Despite the obvious advantages of SLND, the procedure is not without side effects. It has been shown that 25–50% of patients experience pain two to three years after SLND and 31–56% experience sensory disturbances (1,2). Today, all patients with primary invasive breast cancer are offered axillary surgery—either SLND or ALND. Axillary surgery is sometimes even offered to patients with only ductal carcinoma in situ (DCIS) because in 13–40% of these patients, an unsuspected small area with invasive carcinoma is found upon histopathological examination after the final surgery (4,5). In the vast majority of patients diagnosed with only DCIS or microinvasive disease <1 mm, the sentinel node is without metastasis and SLND is therefore redundant (6). International studies have shown that metastases are found in the sentinel node in only 1–3% of patients diagnosed with only DCIS or microinvasion of the breast (7-9).The risk of metastases to other lymph nodes in these cases is basically unknown, and thus the need for completion ALND. The number of patients diagnosed with DCIS or microinvasive disease <1 mm increased after the introduction of the National Mammographic screening program, thereby increasing the risk of overtreatment with unnecessary SLNDs (10).

Lymphatic spread in the case of DCIS could be due to a small occult cancer in the breast not found during histopathological examination. However, it could also be caused by iatrogenic displacement of tumor cells. Studies have shown a significant association between the risk of sentinel node metastases and a recent excisional or needle biopsy in patients with invasive carcinomas (11) and DCIS (12). The need for ALND in the case of iatrogenically displaced tumor cells in the sentinel nodes of patients with DCIS in unknown.

Due to the low risk of sentinel node metastases in patients with DCIS or microinvasive disease, earlier studies on this subject have only been able to include 14–67 patients with sentinel node metastases (12-14). This small number makes it difficult to identify risk factors for sentinel node metastases or to estimate the risk of non-sentinel node metastases. Identification of risk factors for sentinel and non-sentinel node metastases in these patients could enable a tailor-made treatment of the axilla and prevent overtreatment in the form of redundant SLNDs.

Even in patients with small invasive carcinomas of the breast, the risk of sentinel node metastases is small. Studies have shown that less than 10% of clinically node-negative breast cancer patients with tumors < 1 cm in size have lymph node metastases (15). These patients are all offered an SLND, often with perioperative frozen sections. In patients without metastases in the sentinel node, the prolonged operating time of 20–45 minutes, caused by waiting time for frozen sections, is without benefit for the patient. However, if frozen sections are omitted and metastases are found during conventional postoperative histological examinations, patients must undergo a second operation for completion ALND. It could be advantageous if a subgroup could be identified where the risk of sentinel node metastases is sufficiently small to justify the omission of perioperative frozen sections.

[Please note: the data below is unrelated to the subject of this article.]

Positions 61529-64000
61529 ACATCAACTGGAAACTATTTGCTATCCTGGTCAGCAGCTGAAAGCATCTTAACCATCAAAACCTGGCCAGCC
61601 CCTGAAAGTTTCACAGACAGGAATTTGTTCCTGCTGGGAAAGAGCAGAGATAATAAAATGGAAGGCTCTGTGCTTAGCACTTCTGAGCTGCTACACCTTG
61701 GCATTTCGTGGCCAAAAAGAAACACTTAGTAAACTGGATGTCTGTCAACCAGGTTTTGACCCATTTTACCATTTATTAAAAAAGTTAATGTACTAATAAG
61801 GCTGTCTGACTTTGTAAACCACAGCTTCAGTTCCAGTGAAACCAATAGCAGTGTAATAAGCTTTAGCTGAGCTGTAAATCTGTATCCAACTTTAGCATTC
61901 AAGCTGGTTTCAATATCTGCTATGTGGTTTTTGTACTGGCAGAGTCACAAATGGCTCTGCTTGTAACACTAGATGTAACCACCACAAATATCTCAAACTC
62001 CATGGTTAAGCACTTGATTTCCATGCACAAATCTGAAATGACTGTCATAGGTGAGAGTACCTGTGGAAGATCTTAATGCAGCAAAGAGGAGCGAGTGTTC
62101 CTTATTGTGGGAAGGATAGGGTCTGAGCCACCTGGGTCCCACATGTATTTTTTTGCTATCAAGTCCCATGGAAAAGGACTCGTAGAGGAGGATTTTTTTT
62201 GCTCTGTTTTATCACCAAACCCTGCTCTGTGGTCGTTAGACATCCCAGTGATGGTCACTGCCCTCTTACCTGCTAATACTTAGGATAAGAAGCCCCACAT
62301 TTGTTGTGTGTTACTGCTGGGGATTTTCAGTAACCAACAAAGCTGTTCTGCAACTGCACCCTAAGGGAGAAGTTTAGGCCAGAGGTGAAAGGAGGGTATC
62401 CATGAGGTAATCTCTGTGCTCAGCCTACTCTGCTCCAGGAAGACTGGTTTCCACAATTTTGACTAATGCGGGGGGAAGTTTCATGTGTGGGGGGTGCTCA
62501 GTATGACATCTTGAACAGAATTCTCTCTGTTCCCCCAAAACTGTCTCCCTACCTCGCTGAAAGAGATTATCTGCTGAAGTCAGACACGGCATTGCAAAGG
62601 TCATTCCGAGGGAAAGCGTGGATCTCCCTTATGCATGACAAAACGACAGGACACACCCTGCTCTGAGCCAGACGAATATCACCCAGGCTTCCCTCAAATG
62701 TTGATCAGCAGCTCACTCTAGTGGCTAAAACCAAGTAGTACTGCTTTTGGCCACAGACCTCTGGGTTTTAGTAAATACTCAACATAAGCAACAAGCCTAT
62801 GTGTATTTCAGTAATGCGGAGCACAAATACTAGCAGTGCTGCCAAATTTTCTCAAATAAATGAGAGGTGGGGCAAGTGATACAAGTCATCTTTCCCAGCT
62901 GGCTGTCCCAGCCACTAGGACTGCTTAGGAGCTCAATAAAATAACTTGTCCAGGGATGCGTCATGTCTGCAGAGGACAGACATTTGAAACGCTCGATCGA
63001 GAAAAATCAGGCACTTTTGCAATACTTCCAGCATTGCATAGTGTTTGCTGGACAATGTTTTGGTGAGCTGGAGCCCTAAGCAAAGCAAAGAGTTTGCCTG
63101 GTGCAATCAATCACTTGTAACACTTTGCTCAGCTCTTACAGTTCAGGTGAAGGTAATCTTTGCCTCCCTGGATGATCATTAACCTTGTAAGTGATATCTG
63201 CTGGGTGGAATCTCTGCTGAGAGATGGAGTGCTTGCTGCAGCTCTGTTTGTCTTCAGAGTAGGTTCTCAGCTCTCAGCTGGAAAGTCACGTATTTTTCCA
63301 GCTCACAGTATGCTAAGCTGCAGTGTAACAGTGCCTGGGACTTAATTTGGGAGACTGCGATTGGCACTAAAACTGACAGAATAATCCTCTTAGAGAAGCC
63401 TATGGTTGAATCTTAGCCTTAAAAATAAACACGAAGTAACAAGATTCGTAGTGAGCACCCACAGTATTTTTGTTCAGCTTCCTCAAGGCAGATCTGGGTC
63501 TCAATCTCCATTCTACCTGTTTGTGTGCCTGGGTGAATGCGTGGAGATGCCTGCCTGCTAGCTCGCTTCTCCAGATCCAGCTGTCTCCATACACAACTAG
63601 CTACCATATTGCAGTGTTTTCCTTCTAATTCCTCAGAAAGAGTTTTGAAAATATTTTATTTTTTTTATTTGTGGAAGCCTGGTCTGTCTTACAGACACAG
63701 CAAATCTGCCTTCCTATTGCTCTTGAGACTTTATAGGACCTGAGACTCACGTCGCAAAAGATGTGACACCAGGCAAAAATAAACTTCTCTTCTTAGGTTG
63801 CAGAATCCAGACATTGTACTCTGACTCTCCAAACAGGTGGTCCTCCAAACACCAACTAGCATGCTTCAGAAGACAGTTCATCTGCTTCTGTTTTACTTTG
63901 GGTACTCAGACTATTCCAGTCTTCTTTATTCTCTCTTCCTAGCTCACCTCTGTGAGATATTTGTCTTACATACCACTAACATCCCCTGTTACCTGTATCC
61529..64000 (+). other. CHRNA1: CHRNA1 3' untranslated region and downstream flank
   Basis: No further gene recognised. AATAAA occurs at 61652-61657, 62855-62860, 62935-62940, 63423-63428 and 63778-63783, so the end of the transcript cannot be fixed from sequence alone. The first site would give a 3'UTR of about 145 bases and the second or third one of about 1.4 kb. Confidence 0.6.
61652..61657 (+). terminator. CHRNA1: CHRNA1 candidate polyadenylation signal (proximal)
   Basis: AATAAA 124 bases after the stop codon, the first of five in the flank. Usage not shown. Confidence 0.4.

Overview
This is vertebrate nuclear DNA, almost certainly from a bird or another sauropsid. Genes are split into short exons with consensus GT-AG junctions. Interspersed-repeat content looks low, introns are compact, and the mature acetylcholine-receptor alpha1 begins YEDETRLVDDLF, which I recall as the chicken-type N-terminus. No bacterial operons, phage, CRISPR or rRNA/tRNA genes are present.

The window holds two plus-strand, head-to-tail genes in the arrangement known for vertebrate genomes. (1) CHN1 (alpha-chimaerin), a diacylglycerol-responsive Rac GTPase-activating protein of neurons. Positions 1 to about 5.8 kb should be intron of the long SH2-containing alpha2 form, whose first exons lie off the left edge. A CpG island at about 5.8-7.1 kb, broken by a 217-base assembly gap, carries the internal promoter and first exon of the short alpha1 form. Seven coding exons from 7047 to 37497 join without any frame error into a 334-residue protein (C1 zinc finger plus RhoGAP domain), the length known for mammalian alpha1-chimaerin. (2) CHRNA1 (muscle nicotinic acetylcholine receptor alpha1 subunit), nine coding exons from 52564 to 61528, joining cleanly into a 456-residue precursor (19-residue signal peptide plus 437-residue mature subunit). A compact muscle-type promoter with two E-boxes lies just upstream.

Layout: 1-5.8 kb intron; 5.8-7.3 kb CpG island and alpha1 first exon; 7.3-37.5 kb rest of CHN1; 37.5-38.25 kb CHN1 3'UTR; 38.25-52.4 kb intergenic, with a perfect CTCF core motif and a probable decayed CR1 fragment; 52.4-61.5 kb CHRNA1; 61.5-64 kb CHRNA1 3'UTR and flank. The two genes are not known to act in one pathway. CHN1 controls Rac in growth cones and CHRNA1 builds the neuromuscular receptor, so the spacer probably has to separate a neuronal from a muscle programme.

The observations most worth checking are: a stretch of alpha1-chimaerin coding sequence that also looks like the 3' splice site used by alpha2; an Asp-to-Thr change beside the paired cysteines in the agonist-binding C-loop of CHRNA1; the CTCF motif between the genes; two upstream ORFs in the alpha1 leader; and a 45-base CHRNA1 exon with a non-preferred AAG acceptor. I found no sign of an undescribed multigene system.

Objectives

In Denmark, clinical and histopathological data on women with breast cancer have been collected in a national database managed by the Danish Breast Cancer Cooperative Group (DBCG) since 1977, and clinical and histopathological data on women with DCIS have been collected since 1982. Today, the database contains information on more than 100,000 breast cancer patients (16). The database thus contains data material of a unique size to identify risk factors for sentinel node metastases in patients diagnosed with only DCIS or micro invasion or small cancers under 1 cm in the breast.

This study is planned as a nationwide retrospective register-based study using data from the DBCG database and the aim is to:

1. Identify risk factors for metastases in the sentinel node and the risk of further metastatic spread to non-sentinel nodes in breast cancer patients with DCIS or micro invasive disease in the breast and to identify subgroups of patients who benefit from SLND or even ALND and subgroups for whom axillary surgery can safely be omitted;

2. Investigate whether sentinel node metastases in patients with DCIS in the breast can be caused by iatrogenic displacement after recent surgical excisional biopsy of a breast tumor and to clarify whether an ALND is indicated in this group of patients; and

3. Identify risk factors for sentinel node macrometastases in breast cancer patients with small carcinomas < 1 cm and identify a group with a low risk of lymphatic spread where perioperative frozen sections can be omitted.

 

Method

Risk factors for sentinel node and non-sentinel node metastases in patients with DCIS in the breast: